−54, −12, 303.81306
      Part of the large cluster.
      Excess > Normal Weight
      Temporal−58, −10, −84.51306
      Part of the large cluster.
      Excess > Normal Weight
      Lateral OFC−26, 20, −224.2789Normal > Excess Weight
      DCSomatosensory cortex40, −38, 603.5521Excess > Normal Weight
      −18, −32, 564.2692Excess > Normal Weight
      Cerebellum−22, −58, −343.91558Normal > Excess Weight
      Coordinates (x, y, z) are given in Montreal Neurological Institute atlas space.
      ACC, anterior cingulate cortex; CS, cluster size; DC, dorsal caudate; OFC, orbitofrontal cortex; PCC, posterior cingulate cortex; PFC, prefrontal cortex; SMA, supplementary motor area; VC, ventral caudate; VP, ventral putamen.
      a Part of the large cluster.

      Ventral Striatum

      Excess-weight participants compared with normal-weight control subjects showed increased functional connectivity between the VC seed and the medial prefrontal cortex and between both ventral striatum seeds (VC and VP) and the parietal cortex, including posterior cingulate, angular gyrus, and somatosensory regions. Moreover, excess-weight participants showed increased anticorrelation between the VC seed and the dorsal anterior cingulate cortex and the posterior insula and between the VP seed and the lateral orbitofrontal cortex.

      Dorsal Striatum

      Excess-weight participants showed increased functional connectivity between the DC seed and the somatosensory cortex. Moreover, excess-weight participants showed increased anticorrelation between the DC seed and the cerebellum. There were no group differences in the dorsal caudal putamen seed at the selected threshold.

      Correlations With Food Craving

      In excess-weight participants, food craving was positively associated with functional connectivity between the DC seed and the somatosensory cortex (x = 46, y = −32, z = 62, t = 3.8, p < .005, 265 voxels). In normal-weight participants, in turn, food craving was positively associated with functional connectivity between the VP seed and the orbitofrontal cortex (x = −32, y = 50, z = −2, t = 4.8, p < .005, 459 voxels) (Figure 2). Fisher’s tests of between-group differences were not significant (DC-somatosensory: F = 1.32, p = .09; VP-orbitofrontal cortex: Fisher’s F = 1.06, p = .14). Additional correlations (i.e., functional connectivity patterns that do not map on between-group differences) are reported in Supplemental Table S2.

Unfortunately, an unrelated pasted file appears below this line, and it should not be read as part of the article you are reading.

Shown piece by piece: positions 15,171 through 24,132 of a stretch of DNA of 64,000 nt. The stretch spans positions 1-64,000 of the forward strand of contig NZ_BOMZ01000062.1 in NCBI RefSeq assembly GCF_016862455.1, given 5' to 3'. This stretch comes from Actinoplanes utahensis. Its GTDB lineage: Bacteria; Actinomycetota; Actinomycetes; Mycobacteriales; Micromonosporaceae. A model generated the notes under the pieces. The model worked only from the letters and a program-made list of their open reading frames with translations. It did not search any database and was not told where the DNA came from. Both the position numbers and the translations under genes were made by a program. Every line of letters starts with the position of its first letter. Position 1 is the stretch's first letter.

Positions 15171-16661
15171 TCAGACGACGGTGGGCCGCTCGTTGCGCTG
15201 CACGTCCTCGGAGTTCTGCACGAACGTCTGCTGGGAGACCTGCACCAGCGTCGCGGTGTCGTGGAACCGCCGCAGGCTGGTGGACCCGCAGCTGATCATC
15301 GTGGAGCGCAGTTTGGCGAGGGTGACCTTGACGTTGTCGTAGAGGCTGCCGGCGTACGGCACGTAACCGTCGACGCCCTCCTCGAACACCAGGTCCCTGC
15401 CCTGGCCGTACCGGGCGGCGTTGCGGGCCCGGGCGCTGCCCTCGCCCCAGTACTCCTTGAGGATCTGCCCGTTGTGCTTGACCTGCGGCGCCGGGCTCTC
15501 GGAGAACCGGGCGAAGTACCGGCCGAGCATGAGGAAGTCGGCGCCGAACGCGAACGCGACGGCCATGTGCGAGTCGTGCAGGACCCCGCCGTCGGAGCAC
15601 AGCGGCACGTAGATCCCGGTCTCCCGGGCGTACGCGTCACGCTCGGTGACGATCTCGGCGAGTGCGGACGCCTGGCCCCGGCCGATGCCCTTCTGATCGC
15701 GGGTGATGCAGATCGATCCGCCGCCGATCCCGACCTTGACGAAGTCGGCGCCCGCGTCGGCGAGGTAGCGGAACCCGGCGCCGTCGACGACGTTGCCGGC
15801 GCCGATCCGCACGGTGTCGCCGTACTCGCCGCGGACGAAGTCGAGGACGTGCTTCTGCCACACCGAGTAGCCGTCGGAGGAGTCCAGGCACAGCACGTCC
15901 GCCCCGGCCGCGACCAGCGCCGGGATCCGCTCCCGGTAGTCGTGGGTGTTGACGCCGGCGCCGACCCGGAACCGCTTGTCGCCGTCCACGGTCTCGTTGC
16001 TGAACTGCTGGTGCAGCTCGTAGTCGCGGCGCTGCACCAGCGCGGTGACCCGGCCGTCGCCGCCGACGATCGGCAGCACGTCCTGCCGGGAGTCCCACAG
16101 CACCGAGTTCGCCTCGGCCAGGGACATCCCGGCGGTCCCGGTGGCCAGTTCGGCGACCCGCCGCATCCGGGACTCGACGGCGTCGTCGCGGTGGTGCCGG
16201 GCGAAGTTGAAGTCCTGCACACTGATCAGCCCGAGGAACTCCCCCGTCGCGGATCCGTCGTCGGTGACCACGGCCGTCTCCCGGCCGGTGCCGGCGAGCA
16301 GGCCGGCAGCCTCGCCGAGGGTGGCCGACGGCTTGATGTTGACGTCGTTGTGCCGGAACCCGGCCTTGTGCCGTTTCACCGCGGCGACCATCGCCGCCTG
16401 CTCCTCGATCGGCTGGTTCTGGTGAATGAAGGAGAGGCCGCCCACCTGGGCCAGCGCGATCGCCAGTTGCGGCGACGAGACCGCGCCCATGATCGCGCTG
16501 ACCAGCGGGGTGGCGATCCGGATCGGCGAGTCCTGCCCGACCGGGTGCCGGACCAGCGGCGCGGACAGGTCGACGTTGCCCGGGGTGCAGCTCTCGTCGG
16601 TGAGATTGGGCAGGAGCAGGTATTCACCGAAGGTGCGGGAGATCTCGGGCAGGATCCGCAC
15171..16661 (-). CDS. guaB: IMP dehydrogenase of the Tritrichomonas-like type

Figure thumbnail gr2
      Figure 2Correlations between food craving and the connectivity between the dorsal caudate (DC) and the somatosensory cortex in excess-weight participants (top panel, MNI coordinates, DC-Somatosensory, x = 46, y = −32, z = 62 mm) and the connectivity between the ventral putamen (VP) and the orbitofrontal cortex in normal-weight controls (bottom panel, MNI coordinates, VP-OFC, x = −32, y = 50, z = −2 mm). In plots, red corresponds to excess-weight participants, green to normal-weight controls. The right hemisphere corresponds to the right side of axial views, and the sagittal image show the left hemisphere. The color bar indicates t values. Results are displayed at p < .005, uncorrected. VP, ventral putamen.
      To further explore the link between BMI-related variation in striatum networks and food craving, we examined this association within subgroups with obesity (BMI ≥ 30, n = 21), overweight (BMI > 25 < 30, n = 21), and normal weight. Thus, we extracted the eigenvariate signal from the peak voxel in the orbitofrontal cortex cluster linked to the VP seed and food craving in normal-weight control subjects and the eigenvariate signal from the peak voxel in the somatosensory cortex cluster linked to the DC seed and food craving in excess-weight participants. We found that the positive association between VP-orbitofrontal functional connectivity and food craving was lower within participants with greater BMI (i.e., normal weight, r = .476, p = .001; overweight, r = .313, p = .044; obese, r = .141, p = .373) (Supplemental Figure S2). Conversely, the positive association between DC-somatosensory cortex functional connectivity and food craving was higher in participants with greater BMI (i.e., normal weight, r = .073, p = .527; overweight, r = .326, p = .035; obese, r = .378, p = .014).

      Prediction of BMI Change

      On average, BMI changed from 30.51 (SD = 3.63) to 29.95 (SD = 3.43) among excess-weight participants (1.96% change). The two networks associated with craving were included in a multiple regression model to predict the change in BMI. The functional connectivity between the VP seed and the orbitofrontal cortex was not associated with BMI change (FChange 1,53 = .001, p = .982, R2 = .000), yet inclusion of the functional connectivity between the DC seed and the somatosensory cortex showed statistically significant effects (FChange 1,53 = 6.787, p = .01, R2 = .114). DC-somatosensory functional connectivity was positively associated with BMI change, accounting for 11% of BMI change (Figure 3).